Justin, who says “Boyoyoyoyoyoyoing,” that’s Juliette Lewis. I know her brother Beau Patrick Coulon because he directed the Coup’s video for “The Guillotine.” She was like, “I’ll do it, but they’re telling me I’m on six episodes. I don’t have the time for that.” I was like, “Don’t worry, you’ll be able to do everything in ten minutes.” And she was like, “Okay, but where’s the script?” And I’m like, “It’s the one word.”
And let’s give credit where credit is due: The weatherman episode and the existential despair, that’s Tze. I wanted Parking Tickets in there, but when you’re dealing with everybody wanting to cut things for money, you look for ways to save things. I’m like, “What if this was one of the tools that they needed to use for the heist?” And then Tze was like, “I got an idea.” I guess there’s a Pokémon episode that in Japan got banned because they had all these blinking lights — that’s Tze’s ideas right there. And my friends, Ri Crawford and David Lauer, who live in Oakland and did the stop-motion animation on Sorry to Bother You, were doing this two-and-a-half-D thing with planes of characters here, then planes back here, and doing it stop-motion, but looking sort of flat. It’s a little unsettling in the sense that it’s like some other things you’ve seen before, but weirder. Making a Parking Tickets show has definitely been talked about.
For people who watched I’m a Virgo and Sorry to Bother You, which are about labor movements, and are reading about the WGA strike, what films or books would you recommend as the labor-movement canon?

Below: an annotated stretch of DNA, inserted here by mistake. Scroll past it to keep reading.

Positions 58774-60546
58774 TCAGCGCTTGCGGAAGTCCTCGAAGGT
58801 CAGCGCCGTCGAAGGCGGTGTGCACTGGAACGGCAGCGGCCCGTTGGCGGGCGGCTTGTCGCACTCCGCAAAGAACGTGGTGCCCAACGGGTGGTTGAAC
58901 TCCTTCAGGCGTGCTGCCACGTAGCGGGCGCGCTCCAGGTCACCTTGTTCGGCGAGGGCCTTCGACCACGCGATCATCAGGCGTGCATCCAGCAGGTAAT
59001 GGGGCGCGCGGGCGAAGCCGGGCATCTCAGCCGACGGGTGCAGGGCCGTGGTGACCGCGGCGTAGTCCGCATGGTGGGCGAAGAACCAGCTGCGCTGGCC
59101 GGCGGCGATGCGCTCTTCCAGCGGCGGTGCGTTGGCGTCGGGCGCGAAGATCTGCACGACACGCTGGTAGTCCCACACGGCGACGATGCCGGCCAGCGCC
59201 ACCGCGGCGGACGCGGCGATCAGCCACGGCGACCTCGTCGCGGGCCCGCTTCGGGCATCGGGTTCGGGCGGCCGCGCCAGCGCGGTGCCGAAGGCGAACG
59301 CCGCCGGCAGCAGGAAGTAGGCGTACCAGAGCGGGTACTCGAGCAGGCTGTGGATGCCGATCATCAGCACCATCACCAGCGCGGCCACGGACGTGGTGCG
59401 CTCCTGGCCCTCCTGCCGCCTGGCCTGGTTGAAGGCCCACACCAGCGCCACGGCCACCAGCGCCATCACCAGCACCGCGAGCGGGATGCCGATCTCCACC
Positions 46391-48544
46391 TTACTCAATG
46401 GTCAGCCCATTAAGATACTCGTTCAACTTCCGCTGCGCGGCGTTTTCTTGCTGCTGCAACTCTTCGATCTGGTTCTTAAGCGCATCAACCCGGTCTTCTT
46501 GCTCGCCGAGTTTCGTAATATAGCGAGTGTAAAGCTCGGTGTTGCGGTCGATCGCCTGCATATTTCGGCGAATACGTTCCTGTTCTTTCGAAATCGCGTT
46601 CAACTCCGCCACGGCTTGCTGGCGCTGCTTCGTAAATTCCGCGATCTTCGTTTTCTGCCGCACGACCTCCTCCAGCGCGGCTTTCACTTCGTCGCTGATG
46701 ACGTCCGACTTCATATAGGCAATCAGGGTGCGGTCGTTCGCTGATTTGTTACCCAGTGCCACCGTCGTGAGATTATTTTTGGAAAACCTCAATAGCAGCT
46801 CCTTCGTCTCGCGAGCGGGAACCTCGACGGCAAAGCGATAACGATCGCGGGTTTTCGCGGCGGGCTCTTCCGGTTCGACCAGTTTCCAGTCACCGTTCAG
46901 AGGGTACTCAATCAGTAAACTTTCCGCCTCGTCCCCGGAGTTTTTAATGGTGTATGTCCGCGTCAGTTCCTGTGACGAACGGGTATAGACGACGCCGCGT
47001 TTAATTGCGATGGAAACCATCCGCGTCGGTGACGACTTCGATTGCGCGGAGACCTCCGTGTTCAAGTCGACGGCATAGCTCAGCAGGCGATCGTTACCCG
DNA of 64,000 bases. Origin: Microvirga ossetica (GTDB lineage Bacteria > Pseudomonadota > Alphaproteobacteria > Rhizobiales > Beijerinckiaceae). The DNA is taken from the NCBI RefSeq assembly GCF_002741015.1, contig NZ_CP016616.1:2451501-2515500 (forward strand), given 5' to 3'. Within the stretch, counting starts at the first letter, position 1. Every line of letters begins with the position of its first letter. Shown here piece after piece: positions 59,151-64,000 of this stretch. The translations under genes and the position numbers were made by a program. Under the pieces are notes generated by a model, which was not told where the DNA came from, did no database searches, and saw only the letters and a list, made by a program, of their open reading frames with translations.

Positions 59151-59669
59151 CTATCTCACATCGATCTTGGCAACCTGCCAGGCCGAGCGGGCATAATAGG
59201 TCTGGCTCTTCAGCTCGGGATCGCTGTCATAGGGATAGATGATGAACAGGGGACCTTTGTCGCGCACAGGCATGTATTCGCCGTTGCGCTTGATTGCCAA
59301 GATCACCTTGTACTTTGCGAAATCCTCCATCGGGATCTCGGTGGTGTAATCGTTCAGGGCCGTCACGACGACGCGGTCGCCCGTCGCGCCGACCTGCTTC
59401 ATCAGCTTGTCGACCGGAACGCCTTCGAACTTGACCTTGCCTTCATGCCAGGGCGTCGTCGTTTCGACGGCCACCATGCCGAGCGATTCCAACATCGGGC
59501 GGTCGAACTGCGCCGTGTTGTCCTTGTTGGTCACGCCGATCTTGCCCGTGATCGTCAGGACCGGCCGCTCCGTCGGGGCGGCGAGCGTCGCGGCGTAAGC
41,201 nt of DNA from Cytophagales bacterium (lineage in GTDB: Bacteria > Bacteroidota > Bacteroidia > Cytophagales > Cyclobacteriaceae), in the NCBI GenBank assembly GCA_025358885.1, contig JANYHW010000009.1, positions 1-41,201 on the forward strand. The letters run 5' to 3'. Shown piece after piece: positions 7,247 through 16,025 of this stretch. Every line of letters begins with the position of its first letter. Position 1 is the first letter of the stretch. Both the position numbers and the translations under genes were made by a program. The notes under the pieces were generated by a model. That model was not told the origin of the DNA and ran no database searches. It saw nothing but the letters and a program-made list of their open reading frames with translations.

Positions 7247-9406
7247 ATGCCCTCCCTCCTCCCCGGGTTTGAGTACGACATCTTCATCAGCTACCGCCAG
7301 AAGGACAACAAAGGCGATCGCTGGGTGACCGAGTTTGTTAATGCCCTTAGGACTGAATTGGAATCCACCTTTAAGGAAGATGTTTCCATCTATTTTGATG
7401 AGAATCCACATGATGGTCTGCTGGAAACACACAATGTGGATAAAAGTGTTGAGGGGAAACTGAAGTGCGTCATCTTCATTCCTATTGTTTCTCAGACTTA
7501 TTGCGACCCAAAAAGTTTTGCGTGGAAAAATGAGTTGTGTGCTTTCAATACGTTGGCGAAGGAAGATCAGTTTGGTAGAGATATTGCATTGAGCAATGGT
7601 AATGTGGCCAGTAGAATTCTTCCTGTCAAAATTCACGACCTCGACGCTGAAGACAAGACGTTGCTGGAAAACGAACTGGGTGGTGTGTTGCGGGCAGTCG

Labor-movement-canon films — there aren’t a lot of them. A lot of movies from the ’70s that get talked about as being pro-labor, like Paul Schrader’s Blue Collar, it’s definitely anti-union. There was a backlash to what was happening at the time: There was this strike wave in the early ’70s, and so you saw a lot of media that had labor in there, but portrayed it as corrupt. But one that is very inspiring is Matewan by John Sayles. There’s a book called Class Struggle Unionism by Joe Burns that just came out. A History of America in Ten Strikes by Erik Loomis; A People’s History of the United States by Howard Zinn is a good place for folks to start if they’re not familiar with any of that stuff, because it puts things in perspective. There’s a movie called Seeing Red, it’s a 1983 film by Jim Klein and Julia Reichert. There’s a documentary on YouTube, Rocking the Foundations, about the New South Wales Builders Labourers Federation from 1940 to 1975. This one Builders Labourers union had some corrupt leadership, they got those leaders kicked out, and they became a militant union. In the ’60s, they became so militant they were able to get all of their demands. They wouldn’t just stop scabs at the strike line, they’d go to the scabs’ houses and make sure they didn’t come to work. They got so powerful that when there were other campaigns happening in the community — there was gentrification going on; there was their Black power movement, which were of Indigenous people there — they were able to aid those struggles by shutting down the building developments and the businesses that those movements were fighting against.
We spoke when Sorry to Bother You came out, and you told me you believe movies and pop culture help create the status quo rather than reflecting it. They have a phenomenal influence on what we normalize and accept. When Whittle started saying that in his speech at Cannon Comics, I was reminded of our conversation, but I was surprised to hear that “all art is propaganda” observation coming from Whittle, who is the series’ villain and, I assumed, someone whose perspective we should distrust. I’m curious how you decided to have him voice that.